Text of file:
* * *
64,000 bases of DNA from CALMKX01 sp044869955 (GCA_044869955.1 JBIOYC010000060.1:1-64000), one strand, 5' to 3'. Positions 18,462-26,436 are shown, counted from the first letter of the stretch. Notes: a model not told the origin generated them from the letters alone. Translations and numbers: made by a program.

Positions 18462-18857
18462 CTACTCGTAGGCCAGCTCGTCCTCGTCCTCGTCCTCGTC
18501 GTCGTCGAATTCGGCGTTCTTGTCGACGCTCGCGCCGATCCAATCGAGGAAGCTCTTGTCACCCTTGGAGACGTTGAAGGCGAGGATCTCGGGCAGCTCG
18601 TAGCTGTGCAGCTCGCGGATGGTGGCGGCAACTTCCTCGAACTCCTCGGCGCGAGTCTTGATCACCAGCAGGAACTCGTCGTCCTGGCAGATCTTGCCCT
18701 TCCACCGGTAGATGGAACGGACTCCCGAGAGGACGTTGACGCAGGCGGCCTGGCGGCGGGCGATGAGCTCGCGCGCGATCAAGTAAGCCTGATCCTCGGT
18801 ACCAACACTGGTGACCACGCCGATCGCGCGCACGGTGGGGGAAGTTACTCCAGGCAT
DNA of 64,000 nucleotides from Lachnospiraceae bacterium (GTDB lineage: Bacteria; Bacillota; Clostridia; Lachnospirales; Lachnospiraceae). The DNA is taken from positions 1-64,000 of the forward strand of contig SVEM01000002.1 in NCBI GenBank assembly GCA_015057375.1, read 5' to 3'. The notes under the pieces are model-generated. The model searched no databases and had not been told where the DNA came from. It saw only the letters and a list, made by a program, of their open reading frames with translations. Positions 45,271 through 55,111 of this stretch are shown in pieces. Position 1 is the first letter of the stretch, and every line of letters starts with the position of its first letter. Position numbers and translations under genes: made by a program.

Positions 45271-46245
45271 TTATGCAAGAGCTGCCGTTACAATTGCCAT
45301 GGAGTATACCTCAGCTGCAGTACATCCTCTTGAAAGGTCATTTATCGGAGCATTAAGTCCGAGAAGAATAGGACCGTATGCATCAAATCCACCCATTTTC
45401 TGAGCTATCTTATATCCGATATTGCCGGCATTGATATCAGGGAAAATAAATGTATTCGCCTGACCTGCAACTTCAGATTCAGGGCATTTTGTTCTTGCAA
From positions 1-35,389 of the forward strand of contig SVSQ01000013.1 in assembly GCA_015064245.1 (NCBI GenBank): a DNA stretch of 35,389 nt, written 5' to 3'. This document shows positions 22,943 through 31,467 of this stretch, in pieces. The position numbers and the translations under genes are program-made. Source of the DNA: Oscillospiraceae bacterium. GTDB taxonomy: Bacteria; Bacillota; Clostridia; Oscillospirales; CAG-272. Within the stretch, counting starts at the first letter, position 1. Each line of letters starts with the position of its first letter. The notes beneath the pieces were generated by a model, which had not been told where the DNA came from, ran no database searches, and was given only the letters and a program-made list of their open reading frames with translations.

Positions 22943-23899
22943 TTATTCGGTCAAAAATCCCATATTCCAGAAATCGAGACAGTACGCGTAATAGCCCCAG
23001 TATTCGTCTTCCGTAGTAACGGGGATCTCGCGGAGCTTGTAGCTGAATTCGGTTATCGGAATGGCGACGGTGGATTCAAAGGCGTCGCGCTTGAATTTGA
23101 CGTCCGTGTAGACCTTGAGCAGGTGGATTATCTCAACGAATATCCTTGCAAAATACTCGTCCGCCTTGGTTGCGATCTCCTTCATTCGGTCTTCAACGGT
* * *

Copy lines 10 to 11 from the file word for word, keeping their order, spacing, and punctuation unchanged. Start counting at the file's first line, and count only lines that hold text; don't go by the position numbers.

45271 TTATGCAAGAGCTGCCGTTACAATTGCCAT
45301 GGAGTATACCTCAGCTGCAGTACATCCTCTTGAAAGGTCATTTATCGGAGCATTAAGTCCGAGAAGAATAGGACCGTATGCATCAAATCCACCCATTTTC